Manure characteristics after 10-day incubation were also different between treatments with pH lower (7.24 vs. 7.47) for DDGS fed cows. In cows fed DDGS manure concentrations of N and S were greater. Bear in mind that although manure can constitute an asset to save on fertilizer, it has also the potential to affect the environment. It is important to test soils and apply just enough manure to amend soil nutrient deficiencies, while also using good management practices such as adequate rates and application methods.

The gas production potential through microbial fermentation of the manure needs to also be considered. Gases such as NH3, greenhouse gases, and H2S through, increase odor and decrease air quality. Gas emissions data form this experiment should be interpreted with caution since manure was incubated in vitro, and it may not exactly reflect what occurs in the farm. The DDGS diet in this experiment had greater RUP concentrations compared to the control; this decreased milk urea nitrogen (MUN) concentrations. Since MUN increases urine excretion the lower RDP concentration in the DDGS diet likely explained this reduced urine output.

This reduction in urine output obviously resulted in less urinary N excretion in DDGS fed cows, which contributed to reduced NH3 production. Overall, the authors found a about 5 percent points of N shift from urine to feces as a result of decreased urinary N excretion in DDGS fed cows.  Conversely, inclusion of DDGS generally increases dietary S concentration because DDGS are rich in this mineral.

Feeding DDGS in this trial lowered ammonia emission from manure like feeding a lower protein diet. Since it is known that acidifying manure reduces NH3 production, it is possible the lower urine pH in cows fed DDGS, decreased NH3 emissions from manure (when manure and urine are combined). Because of the high S concentration, DCAD (Na + K − Cl − S) in DDGS fed cows dropped from 192 to 65 mEq/kg of DM. Urine pH with the reduced DCAD (65 mEq/kg of DM) of the DDGS fed cows was 7.48. Feeding a negative DCAD diet reduces urine pH, which is a good approach to close-up cow nutrition to prevent hypocalcemia. The cows in this experiment however were in lactation, where DCAD should be positive.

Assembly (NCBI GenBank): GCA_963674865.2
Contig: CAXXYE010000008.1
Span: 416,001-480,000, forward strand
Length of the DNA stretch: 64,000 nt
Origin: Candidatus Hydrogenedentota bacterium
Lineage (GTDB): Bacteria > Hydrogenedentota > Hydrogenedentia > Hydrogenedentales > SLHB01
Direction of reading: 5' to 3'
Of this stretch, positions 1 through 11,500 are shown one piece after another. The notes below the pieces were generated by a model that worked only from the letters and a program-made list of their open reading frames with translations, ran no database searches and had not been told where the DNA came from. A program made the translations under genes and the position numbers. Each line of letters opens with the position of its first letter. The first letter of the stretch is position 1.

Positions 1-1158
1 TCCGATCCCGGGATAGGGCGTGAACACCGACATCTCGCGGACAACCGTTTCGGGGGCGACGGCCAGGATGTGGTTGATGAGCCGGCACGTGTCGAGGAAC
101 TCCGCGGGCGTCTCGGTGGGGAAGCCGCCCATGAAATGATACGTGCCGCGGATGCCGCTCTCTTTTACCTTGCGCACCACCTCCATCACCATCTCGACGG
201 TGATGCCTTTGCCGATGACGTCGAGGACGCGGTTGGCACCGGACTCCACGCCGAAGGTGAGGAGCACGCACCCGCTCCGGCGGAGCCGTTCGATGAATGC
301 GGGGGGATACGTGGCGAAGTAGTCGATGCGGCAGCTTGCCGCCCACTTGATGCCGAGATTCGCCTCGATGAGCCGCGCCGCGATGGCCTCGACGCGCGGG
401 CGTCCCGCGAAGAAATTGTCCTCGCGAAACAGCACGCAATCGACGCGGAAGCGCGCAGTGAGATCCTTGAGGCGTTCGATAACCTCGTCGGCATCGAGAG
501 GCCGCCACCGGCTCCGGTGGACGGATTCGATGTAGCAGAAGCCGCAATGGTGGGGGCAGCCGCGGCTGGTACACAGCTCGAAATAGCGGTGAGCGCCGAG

Conclusion

In conclusion, manure from cows fed a high DDGS diet decreased urinary N contribution to manure N and lowered urine pH, which in turn decreased NH3 emission from manure. However, the DDGS diet increased dietary S concentration and increased S excretion in urine and feces.

At the present time these results support the ideal concentrations of DDGS in lactating cow diets are still below 30%. It also demonstrated the efficacy of using DDGS in close-up cows as a tool to reduce hypocalcemia early in lactation.

Reference:

Lee, C., Morris, D. L., Lefever, K.M., Dieter, P.A. 2020. Feeding a diet with corn distillers grain with solubles to dairy cows alters manure characteristics and ammonia and hydrogen sulfide emissions from manure. Journal of Dairy Science. 103(3): 2363-2372.